Oh yes, there are actually more people in the world who are afraid of speaking in front of others than in dying. Wow! Surveys show 54% of adults are in this category. What are we afraid of? Messing up? Being rejected? Feeling foolish? Unsure if our audience will think we don’t know what we are talking about? Have your normally dry palms become so sweaty you couldn’t even hold onto a football? When you speak, does that upper lip suddenly get stuck to your front teeth? Do you feel like you just swallowed a large walnut? Let's start exploring the mental and physical aspects of speaking in front of others.

Establishing credibility in your presentation to one or 1,000 includes more than sharing technical knowledge. It is imperative to build trust, conduct enthusiastic and engaging rapport with your audience, know your competition’s business (if applicable), why they are there and what they expect. You always want to present a confident, professional image that says you are serious about motivating, educating or informing the listeners of valuable information to build/improve/equip them for greater success physically, mentally, financially or in whatever goal has been established.

The most critical component is body language, where the real truth lies! If you look carefully, you can “see” what they’re saying by the signals their bodies transmit. When delivering a presentation or engaging in conversation, it is crucial to pick up on nonverbal signals for the most successful communication. Why? Because 55% of our message is non-verbal (how we look, act, sit stand, enter a room, our posture, movements & gestures, handshake, what do with our hands, how high we hold our head); 38% is voice quality (expressions, pitch and tone), while only 7% are the actual words spoken. As you watch your audience, you will see if anything needs to be adjusted by how attentive they are, what expressions are on their faces and if their eyes are on you or the door. Whether meeting others for the first time or the tenth, it is critical to project a confident, friendly demeanor that says, “I want to build–or continue to build-a mutually rewarding relationship with you.” What you say is almost always outweighed by what you “do” during your presentation. Gestures and facial expressions tell others how you feel about your products and services, as well as how you feel about the audience, not to mention how you feel about yourself and your ability to make a difference.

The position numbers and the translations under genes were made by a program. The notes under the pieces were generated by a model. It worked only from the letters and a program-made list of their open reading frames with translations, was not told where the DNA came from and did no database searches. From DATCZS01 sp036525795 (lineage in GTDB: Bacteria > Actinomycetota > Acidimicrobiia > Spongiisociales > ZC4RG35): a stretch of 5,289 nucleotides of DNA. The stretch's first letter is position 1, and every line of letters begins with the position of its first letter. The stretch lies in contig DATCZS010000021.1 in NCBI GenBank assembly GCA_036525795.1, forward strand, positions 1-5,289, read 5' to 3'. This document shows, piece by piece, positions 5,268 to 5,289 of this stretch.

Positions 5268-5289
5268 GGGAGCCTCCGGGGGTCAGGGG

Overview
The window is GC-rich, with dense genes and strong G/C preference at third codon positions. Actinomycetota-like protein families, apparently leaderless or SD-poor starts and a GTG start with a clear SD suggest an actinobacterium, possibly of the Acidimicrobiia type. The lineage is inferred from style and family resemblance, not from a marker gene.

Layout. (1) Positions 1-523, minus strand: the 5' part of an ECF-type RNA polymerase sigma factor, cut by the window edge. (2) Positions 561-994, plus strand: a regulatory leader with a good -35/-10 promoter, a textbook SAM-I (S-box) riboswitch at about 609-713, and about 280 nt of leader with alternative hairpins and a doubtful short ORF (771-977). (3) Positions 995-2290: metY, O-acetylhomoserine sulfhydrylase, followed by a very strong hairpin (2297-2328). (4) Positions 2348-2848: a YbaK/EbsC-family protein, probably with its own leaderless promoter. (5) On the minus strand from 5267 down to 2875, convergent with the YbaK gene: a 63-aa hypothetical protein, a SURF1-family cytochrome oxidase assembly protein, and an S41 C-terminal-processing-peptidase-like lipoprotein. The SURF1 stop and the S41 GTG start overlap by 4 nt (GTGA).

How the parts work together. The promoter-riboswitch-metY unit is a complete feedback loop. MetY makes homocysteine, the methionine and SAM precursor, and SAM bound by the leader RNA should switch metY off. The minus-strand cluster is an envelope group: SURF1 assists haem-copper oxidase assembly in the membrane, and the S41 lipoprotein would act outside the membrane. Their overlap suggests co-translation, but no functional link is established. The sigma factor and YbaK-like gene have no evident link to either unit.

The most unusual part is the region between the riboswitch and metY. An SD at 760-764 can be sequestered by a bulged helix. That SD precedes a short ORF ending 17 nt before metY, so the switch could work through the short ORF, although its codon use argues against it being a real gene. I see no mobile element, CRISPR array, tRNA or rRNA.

Tips for More Confident Presentations:
First and foremost, your goal is not to close a sale during your presentation but to open a relationship that lasts for years. This viewpoint is effective and helps take the pressure off making a quick sale and nothing more.

Prospects can tell if you are just selling them your products, services and ideas, but they can also tell if you are excited about making their lives easier or more profitable. At the end of a presentation would you like to hear, “This special is just for today so why don’t we write up your order so you can take advantage of it.” Or, while you are in front of your prospects, you say, “This new process should shave at least an hour off of your information-gathering process each day.” Now that can give a presenter confidence! Who wouldn’t want the extra time for other job duties!

Demonstrations, audience participation, and true stories give credibility, can be fun and informative, and help your audience relate to why they should also build a relationship with you. People love relevant stories they can connect with.

Look the part of the successful business person. It only takes seven seconds to make a good impression, one that can prompt the listener to “want to hear more” or move on to their smartphone emails.

Apply a lubricant like Vaseline (just a dab) on your top teeth so your lips won’t get stuck in that rather amusing position. You can also roll on a thin layer of antiperspirant in your palms to help control the dreaded sweaty palm.

With mouth closed, swallow hard while slightly extending your chin outward. This can be done in a way that is not noticeable and helps clear your throat for a stronger opening statement.

Be warm, engaging, serious when necessary, maintain good eye contact, and exhibit the utmost in sincerity.
If you are you among the 54% of adults who are more afraid of public speaking than death, you are missing one of the most powerful ways to market yourself, get your message out, create new income opportunities and make new friends and associates! You CAN learn the techniques to move forward!

Author's Bio: 

Rita Rocker-Craft is an international published author, life-transforming inspirational and educational speaker, communications and image specialist, and career consultant with SoaringHigher.rocks. She is a former Mrs. Nebraska and Mrs. America contestant. Rita inspires individuals to rise and go forward by providing powerful techniques for victorious personal and professional life makeovers. She is very authentic inspiring others with hope, humor and heart!